You don’t have to be a church expert to know that, overall, the Christian movement is losing ground in the US. Of course, that is a general statement. There are many churches that are thriving: growing in numbers of people, reaching all ages, providing biblical depth through teaching, equipping constituents to live for Christ in a challenging world, and effectively making disciples among those who were previously unbelievers.
Yet, the majority of churches—of all sizes, different affiliations, and in a variety of locations—are declining in membership and aging. The median age of worshippers increases every year. There are exceptions, where a formerly plateaued or declining church reports attendance and membership growth. However, upon closer scrutiny, many of them are pulling members from other area churches. This is often the result of a uniquely gifted leader and the ability to attract exceptional staff. Yet, what seems like growth for those churches reflects loss of some Christians who left previous congregations.
What Would You Suggest?
Not long ago, I was having a round table discussion with several leaders of churches that were plateaued or in decline. Clearly, they were passionate about helping their churches become more effective in the mission Jesus gave to every congregation: to make disciples of Jesus Christ.
It’s not unusual for pastors and church leaders to search for the “silver bullet”—the one antidote to fix the declining church. Of course, local churches are much more complicated than one simple answer—or, even one complex answer. If the solution was so simple, those church leaders would have turned their churches around already.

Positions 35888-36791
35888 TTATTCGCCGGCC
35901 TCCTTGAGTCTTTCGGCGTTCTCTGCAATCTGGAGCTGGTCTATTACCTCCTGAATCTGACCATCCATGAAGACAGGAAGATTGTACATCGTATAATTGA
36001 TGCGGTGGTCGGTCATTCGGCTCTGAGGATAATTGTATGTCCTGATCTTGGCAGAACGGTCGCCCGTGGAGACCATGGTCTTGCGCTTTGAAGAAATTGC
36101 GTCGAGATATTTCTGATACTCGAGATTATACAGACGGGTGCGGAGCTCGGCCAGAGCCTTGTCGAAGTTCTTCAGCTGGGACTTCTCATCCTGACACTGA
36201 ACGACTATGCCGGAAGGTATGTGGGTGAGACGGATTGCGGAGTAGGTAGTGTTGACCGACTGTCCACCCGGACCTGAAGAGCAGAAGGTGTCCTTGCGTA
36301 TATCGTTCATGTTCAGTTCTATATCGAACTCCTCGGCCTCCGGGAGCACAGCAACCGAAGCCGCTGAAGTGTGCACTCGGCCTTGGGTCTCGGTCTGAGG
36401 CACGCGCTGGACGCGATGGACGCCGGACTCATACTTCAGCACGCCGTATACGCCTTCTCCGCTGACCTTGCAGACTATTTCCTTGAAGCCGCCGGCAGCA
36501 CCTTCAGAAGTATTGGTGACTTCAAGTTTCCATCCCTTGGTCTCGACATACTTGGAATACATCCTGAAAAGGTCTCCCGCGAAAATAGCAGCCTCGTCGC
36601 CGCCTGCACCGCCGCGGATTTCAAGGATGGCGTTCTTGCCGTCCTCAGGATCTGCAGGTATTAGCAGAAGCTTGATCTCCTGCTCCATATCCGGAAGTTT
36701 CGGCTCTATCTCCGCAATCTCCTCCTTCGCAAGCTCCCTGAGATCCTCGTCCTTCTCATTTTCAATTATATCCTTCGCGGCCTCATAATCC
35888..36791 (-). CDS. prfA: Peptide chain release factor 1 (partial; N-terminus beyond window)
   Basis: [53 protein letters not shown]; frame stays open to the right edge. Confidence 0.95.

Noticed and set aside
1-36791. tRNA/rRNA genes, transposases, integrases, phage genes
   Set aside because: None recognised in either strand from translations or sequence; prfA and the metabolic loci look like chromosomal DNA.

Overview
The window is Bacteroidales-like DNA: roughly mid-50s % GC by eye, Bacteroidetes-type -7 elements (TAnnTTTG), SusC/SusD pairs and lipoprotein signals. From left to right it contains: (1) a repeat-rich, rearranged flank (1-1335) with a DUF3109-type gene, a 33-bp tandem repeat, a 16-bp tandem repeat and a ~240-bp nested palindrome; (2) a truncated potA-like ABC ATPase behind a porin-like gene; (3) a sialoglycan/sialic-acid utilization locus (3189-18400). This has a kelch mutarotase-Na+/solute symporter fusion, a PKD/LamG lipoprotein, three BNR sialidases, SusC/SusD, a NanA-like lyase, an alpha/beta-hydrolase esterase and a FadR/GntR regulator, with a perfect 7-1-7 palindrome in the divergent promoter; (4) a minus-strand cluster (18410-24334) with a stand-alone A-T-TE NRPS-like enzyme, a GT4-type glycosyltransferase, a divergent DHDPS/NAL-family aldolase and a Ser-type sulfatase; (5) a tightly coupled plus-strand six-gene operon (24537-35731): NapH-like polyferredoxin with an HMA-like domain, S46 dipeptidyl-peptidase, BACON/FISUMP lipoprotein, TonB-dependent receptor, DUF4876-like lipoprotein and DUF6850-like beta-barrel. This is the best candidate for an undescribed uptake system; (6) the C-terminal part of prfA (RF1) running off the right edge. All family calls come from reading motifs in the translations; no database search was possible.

Then one pastor pressed further: “OK, I get it. I understand the issue is complex. There is no simple answer. However, can you—would you—be able to share the best place to start? Where should we focus first, if we want our church to be more effective in reaching those who are far from God?”
Been There, Done That
The pastor’s question was not hard to answer, not because I’m so smart, but because I’ve been where that pastor is. God called me to ministry while lying in a hospital, recovering from knee surgery as a result of a football injury. It was my senior year of high school, and my only picture of the future had been to play college football. I lay there with a cast from my hip to my ankle with no future plan for life.
God finally got my attention—a miracle. My parents, grandparents, and my pastor had prayed for me for a long time. They just prayed I would come back to Jesus. They never dreamed I would want to become a pastor. Nor did I, until then.
After high school, I began a journey of preparation that lasted more than a decade: four years of college, three years of seminary, and one year of internship at a church. As my seminary class graduated, I chose to stay at the seminary for three years of graduate school. It wasn’t the PhD degree that lured me. I remained in school because, after all those years, I still hadn’t learned what God infused in my heart: How do I personally and effectively reach lost people? How do I lead a whole church of people to reach those far from Jesus—unbelievers who make up the social networks of those who regularly attend?
After three and a half years of graduate school—and the degree—I had taken about every course the seminary offered. So, there I was: with a B.A., a Master of Divinity, and a PhD in theology—and no clue how to effectively reach those who are far from God. I ran out of educational opportunities—or so I thought.
I was placed in an inner-city church in a changing neighborhood. It was an all-Anglo congregation in a community that was 50% African American. There were about 450 in worship, and I was their only pastor. I preached two worship services every Sunday morning and a different sermon on Wednesday mornings for about 70 retirees. I had almost 50 funerals each year, every year. The church had declined by 67 percent in the previous 10 years.
It was clear: I wasn’t equipped for the challenges this congregation faced. They were great people. I was an underprepared preacher. I tried several “evangelism programs” and stuck with it for two years—with dismal results. I tried to get help from the denomination. The state leaders told me, “We already closed 20 churches in Detroit.” I called the national headquarters. I was told, “Do the best you can for as long as you can. We don’t really know what works in that situation.”